The National Institute for Communicable Diseases (NICD) says it has recorded an unexpected, sudden increase in mumps, which constitutes an outbreak.
According to the public health institute, mumps is an acute viral infection caused by the rubulavirus, also known as the mumps virus.
“It is sometimes called ‘infectious parotitis’, as it causes painful swelling of the parotid and or salivary glands.”
Mumps, the NICD said, is generally a mild childhood disease, mostly affecting children between the ages of five and nine.
However, younger and older children as well as adults can become infected with mumps.
“People who have had mumps are usually protected for life against another mumps infection. However, second occurrences of mumps do rarely occur.”
According to the NICD, the annual percent-positivity for mumps immunoglobulin M (IgM) peaked at 39% in 2019 and reached 69% in 2023.
IgM antibodies are the first immunoglobulins also known as antibodies the body makes after being exposed to germs.
According to the World Health Organisation (WHO) vaccine-preventable diseases monitoring system’s 2019 global summary, only two Southern African countries – eSwatini and Zambia – frequently reported cases of the mumps between 1999 and 2018, whereas South Africa only reported 24 cases in 2002.
“Mumps reporting has been inconsistent and limited reports on mumps epidemiology in South Africa. Mumps is not a notifiable medical condition and is not included in any formal surveillance programme.”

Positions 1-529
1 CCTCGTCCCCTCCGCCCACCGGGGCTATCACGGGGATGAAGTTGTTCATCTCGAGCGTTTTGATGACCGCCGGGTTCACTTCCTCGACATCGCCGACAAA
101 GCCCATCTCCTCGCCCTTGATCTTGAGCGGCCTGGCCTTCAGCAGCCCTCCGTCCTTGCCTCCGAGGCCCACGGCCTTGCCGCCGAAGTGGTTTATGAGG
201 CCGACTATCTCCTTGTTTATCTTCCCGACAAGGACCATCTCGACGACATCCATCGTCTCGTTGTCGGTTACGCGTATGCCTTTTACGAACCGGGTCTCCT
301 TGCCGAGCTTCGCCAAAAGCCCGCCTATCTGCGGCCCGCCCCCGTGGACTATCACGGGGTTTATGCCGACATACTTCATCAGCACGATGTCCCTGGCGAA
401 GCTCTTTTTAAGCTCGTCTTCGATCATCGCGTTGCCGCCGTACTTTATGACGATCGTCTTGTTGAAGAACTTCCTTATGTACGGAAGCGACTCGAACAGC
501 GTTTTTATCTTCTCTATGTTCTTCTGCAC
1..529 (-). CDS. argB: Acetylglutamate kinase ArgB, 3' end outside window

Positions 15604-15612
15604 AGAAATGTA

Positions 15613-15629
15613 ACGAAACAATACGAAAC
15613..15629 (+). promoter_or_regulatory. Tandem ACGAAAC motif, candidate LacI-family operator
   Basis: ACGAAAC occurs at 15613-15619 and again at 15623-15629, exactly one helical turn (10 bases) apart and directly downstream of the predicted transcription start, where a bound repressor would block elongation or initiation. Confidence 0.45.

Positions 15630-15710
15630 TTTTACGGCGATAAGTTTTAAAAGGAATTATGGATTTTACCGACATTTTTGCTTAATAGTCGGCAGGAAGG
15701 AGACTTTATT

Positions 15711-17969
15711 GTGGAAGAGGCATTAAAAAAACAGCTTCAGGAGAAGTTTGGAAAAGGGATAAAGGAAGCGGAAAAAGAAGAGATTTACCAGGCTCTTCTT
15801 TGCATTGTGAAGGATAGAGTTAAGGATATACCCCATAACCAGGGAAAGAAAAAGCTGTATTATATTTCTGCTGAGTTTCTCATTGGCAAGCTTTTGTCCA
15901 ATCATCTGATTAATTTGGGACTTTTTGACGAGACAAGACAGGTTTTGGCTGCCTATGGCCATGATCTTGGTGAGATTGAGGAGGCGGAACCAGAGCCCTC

However, since February 2023, the NICD said it has received many enqueries related to possible clusters or outbreaks of mumps in different provinces.
“To confirm the existence of an outbreak of mumps, national public sector laboratory test data for mumps PCR [polymerase chain reaction] positives and IgM positives over the period 2013 to current, was requested from the NICD surveillance data warehouse and analysed as an ad hoc surveillance activity.”
Annual percent-positivity for mumps IgM tests by age category in 2023 shows marked increases in percent-positivity in the one to four-year age category (84%) and the five to nine-year age category (83%), followed by the 30 to 34-year age category (67%) and 10 to 14-year age category (54%).
Recent data shows a steady peak in IgM test positives, with KwaZulu-Natal, Mpumalanga and Gauteng accounting for the majority.
To limit transmission during an outbreak, the NICD said, public health authorities might recommend an additional dose of the combination measles, mumps and rubella (MMR) vaccine for people who belong to groups at increased risk for getting mumps.
“These groups are usually those who are likely to have close contact, such as sharing sports equipment or drinks, kissing, or living together, with a person who has mumps. As the MMR vaccine as an intervention is not universally available in South Africa, it is best to seek the advice of your local healthcare provider.” – SAnews.gov.za